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25 Worst Passwords of 2015 Are Released

Do you use any of them?

| 2 min read

Do you use any of them?

Passwords are used to protect your identity everywhere you go. From Facebook to email and banking, practically every website you visit asks you to create an account with a password. Some ask for your password to include a certain number of special characters, letters, numbers, and uppercase letters, others let you decide on your own how safe you want to be.

Whether you use the same password for every account you create or choose as random a collection of characters as you can think of every time, here are some passwords that you should not be using:

  1. 123456
  2. password
  3. 12345678
  4. qwerty
  5. 12345
  6. 123456789
  7. football
  8. 1234
  9. 1234567
  10. baseball
  11. welcome
  12. 1234567890
  13. abc123
  14. 111111
  15. 1qaz2wsx
  16. dragon
  17. master
  18. monkey
  19. letmein
  20. login
  21. princess
  22. qwertyuiop
  23. solo
  24. passw0rd
  25. starwars

This list of passwords comes from a password management company called SplashData that releases a list of the 25 most commonly used passwords every year. If the passwords that you use are among them, it means that they are not secure enough and that you should strongly consider changing them.

As you can see, many of them like “qwerty” and “1qaz2wsx” stem from the layout of a keyboard. Others like “starwars,” “solo” and “princess” are more pop culture related and tend to change from year to year.

You might wonder how SplashData gets access to people’s passwords to create their list — websites aren’t supposed to share them after all. They explain their methods on their Q&A page: “these are the most common 25 passwords we found from our searches of public posts or “dumps” of plain text (rather than hashed or encrypted) passwords posted on a wide variety of sites on the Internet during the calendar year 2015.”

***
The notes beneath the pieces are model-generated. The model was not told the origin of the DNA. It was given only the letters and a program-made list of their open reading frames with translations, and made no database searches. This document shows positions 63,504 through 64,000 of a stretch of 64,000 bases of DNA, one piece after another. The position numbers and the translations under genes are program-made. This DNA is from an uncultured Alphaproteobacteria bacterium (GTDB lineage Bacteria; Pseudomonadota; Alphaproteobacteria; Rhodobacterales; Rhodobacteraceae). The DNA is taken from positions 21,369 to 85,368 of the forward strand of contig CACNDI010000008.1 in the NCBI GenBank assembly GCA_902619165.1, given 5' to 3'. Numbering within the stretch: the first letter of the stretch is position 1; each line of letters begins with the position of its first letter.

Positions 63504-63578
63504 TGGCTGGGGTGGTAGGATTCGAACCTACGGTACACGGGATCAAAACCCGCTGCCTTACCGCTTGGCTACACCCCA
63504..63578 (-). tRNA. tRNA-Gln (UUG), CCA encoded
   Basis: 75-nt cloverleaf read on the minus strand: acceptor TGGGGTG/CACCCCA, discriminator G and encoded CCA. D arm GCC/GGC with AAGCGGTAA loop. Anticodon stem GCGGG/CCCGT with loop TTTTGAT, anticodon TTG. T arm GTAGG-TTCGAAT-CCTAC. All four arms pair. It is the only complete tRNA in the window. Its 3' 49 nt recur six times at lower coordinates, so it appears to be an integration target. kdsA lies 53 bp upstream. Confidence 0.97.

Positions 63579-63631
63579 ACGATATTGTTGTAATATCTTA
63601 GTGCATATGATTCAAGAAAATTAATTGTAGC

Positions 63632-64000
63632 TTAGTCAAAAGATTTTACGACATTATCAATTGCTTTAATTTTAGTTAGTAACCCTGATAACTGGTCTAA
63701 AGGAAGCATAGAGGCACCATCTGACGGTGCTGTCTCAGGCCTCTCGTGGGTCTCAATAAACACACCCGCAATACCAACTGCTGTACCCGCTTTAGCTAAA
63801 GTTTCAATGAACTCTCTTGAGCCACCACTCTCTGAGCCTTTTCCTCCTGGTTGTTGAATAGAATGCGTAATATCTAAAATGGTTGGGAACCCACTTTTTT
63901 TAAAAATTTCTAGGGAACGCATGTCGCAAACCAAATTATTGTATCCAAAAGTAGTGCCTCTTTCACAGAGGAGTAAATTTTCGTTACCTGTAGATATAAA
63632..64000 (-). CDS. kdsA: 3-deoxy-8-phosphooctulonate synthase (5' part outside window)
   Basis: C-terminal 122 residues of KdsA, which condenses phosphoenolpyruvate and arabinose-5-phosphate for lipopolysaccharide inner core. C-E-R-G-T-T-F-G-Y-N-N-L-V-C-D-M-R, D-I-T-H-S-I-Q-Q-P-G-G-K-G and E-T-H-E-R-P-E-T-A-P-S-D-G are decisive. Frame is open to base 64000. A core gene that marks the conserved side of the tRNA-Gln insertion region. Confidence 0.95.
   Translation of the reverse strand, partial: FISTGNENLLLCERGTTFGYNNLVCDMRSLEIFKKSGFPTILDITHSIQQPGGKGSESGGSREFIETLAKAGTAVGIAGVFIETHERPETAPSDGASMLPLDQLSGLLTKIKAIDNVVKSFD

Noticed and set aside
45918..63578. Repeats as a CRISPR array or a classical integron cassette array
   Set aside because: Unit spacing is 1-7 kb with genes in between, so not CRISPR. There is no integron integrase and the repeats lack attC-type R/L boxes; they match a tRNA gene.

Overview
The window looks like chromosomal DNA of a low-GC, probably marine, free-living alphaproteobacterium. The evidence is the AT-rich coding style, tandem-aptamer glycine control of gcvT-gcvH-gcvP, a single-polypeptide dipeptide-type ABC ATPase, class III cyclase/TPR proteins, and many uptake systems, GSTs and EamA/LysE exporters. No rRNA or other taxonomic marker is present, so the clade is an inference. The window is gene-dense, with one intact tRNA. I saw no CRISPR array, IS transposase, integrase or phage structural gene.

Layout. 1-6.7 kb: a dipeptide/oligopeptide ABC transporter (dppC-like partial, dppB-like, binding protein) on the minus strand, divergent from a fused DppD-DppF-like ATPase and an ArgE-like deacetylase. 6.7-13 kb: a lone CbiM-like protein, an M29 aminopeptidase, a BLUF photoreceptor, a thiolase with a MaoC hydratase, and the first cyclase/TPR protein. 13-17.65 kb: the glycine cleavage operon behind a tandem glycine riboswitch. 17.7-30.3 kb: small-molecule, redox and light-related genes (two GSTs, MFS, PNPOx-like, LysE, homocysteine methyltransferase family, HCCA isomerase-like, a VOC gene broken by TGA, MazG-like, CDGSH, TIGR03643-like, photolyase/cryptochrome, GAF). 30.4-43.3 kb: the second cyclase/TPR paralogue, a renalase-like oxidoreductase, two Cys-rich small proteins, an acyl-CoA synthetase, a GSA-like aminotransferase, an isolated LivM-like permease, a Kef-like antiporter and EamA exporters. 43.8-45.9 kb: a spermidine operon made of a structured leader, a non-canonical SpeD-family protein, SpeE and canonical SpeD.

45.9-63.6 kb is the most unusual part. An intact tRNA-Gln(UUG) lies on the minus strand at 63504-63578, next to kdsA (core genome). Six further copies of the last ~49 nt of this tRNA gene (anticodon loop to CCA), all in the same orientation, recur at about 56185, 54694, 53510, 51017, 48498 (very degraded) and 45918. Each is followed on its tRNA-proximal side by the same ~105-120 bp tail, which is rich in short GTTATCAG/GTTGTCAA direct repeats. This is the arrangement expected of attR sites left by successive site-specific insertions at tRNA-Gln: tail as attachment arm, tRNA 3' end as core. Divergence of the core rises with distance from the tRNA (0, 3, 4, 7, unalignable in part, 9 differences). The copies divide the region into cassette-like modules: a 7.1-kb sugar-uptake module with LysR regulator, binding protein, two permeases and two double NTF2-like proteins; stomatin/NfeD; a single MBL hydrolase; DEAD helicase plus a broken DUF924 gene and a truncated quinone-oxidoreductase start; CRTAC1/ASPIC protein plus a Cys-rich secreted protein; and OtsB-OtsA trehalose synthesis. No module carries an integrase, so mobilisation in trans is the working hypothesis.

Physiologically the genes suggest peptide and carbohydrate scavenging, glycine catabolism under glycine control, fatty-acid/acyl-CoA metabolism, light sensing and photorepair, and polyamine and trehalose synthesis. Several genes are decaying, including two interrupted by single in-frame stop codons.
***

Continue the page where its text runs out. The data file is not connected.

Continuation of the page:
Their list of 25 is compiled from over two million passwords and come from “hacks, breaches, or leaks of password databases on servers supporting consumer web sites.” They calculate that about 3 percent of people use these passwords and release them to “encourage people to use longer, stronger, more complex passwords.”

Moving forward, they make 3 recommendations for choosing a password:

  1. Use longer passwords with 12 or more characters, including different types

  2. Don’t use the same password on every site you visit

  3. Use a password manager to generate and organize random passwords

And remember, a stronger password means you are less likely to be a victim of identity theft!

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